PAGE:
Cateura, Paraguay is a town built on garbage. Located on top of a landfill, its residents make their living recycling and selling items that have been thrown away. Illiteracy rates in the area are high and many turn to drugs and gangs.
When local teacher Favio Chavez decided to teach the town’s children to play music using his own instruments, he soon had more students than instruments. The solution? He started teaching the students on instruments upcycled from trash and the Recycled Orchestra was born.
Made up of young people playing homemade instruments—particularly striking is a cello made from an oil can, repurposed wood and a meat tenderizer—the orchestra provides beauty, direction and inspiration to its members and the town’s other residents. There’s a sense of pride that exudes from those who have helped to make the instruments and being able to play music in an area where a violin is worth more than a house has proven to be no less than transformational to the youngsters. As one musician says, “My life would be worthless without music.”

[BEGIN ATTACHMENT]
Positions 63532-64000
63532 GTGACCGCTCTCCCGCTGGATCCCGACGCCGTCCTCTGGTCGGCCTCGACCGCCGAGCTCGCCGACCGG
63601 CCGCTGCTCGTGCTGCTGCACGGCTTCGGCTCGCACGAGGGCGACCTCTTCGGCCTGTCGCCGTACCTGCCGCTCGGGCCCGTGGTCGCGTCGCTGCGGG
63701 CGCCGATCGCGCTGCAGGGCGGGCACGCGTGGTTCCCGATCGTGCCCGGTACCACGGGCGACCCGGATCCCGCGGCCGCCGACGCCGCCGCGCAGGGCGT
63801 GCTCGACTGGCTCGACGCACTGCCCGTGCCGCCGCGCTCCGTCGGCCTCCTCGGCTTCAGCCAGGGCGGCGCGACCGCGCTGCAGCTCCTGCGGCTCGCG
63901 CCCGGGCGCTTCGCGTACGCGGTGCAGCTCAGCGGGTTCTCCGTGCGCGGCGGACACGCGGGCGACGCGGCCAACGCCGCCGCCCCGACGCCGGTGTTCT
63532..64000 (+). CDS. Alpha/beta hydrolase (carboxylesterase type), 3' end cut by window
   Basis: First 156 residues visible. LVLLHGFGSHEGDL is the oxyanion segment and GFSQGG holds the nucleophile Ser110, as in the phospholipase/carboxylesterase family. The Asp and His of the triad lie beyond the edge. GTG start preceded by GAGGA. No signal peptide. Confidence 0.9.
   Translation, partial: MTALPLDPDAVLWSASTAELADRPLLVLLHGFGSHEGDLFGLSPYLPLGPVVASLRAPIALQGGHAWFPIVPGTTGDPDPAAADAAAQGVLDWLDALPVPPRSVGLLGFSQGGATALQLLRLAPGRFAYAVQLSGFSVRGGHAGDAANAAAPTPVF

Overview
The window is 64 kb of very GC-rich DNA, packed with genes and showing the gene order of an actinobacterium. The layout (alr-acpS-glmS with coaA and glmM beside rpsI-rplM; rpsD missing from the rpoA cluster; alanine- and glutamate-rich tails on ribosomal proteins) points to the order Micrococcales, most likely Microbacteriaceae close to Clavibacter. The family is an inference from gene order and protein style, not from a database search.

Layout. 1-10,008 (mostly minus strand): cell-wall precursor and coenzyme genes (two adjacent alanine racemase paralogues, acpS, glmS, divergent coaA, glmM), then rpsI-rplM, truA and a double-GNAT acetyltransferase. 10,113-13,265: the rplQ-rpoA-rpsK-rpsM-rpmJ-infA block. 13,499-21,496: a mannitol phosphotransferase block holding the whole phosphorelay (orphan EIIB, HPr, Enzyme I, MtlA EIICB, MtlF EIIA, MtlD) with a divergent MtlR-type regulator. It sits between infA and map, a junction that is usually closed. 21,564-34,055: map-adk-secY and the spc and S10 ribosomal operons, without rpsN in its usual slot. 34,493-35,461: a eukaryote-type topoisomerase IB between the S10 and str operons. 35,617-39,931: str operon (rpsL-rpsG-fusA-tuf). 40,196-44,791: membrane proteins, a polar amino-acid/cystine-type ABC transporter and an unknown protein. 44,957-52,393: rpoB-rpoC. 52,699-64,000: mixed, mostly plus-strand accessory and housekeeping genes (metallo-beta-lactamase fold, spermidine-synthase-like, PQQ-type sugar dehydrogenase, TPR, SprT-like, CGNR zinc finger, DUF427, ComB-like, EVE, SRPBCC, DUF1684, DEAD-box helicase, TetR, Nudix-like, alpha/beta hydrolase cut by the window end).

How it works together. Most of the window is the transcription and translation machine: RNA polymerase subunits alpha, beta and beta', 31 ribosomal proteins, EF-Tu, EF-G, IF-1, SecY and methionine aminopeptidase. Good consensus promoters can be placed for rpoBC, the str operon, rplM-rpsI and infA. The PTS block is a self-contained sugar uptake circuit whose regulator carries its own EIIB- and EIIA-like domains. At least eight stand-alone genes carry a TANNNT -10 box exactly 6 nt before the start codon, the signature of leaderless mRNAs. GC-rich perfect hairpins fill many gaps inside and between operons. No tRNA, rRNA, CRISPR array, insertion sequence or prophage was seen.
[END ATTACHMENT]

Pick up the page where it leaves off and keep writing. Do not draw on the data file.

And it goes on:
The subject of an upcoming feature-length documentary titled Landfill Harmonic, the Recycled Orchestra has become a darling of the Internet as of late. The trailer for the film has been making the rounds, illuminating the resourcefulness and innovation that humans are capable of and challenging us to rethink our disposable culture. It also serves to remind us that every person has something to offer when given an opportunity. As Chavez says, “We shouldn’t throw away trash needlessly. Well, we shouldn’t throw away people either.”
- Just because a 2x4 isn't straight doesn't mean it can't be used. Meet a contractor who would rather raid the dump than the lumber aisle.
- The individual actions we take to reduce waste are important. But to stem the avalanche of stuff, we also need system-wide solutions.
- Getting your stuff fixed instead of throwing it away is good for the environment as well as for your bank balance. So why is this craft dying out in America?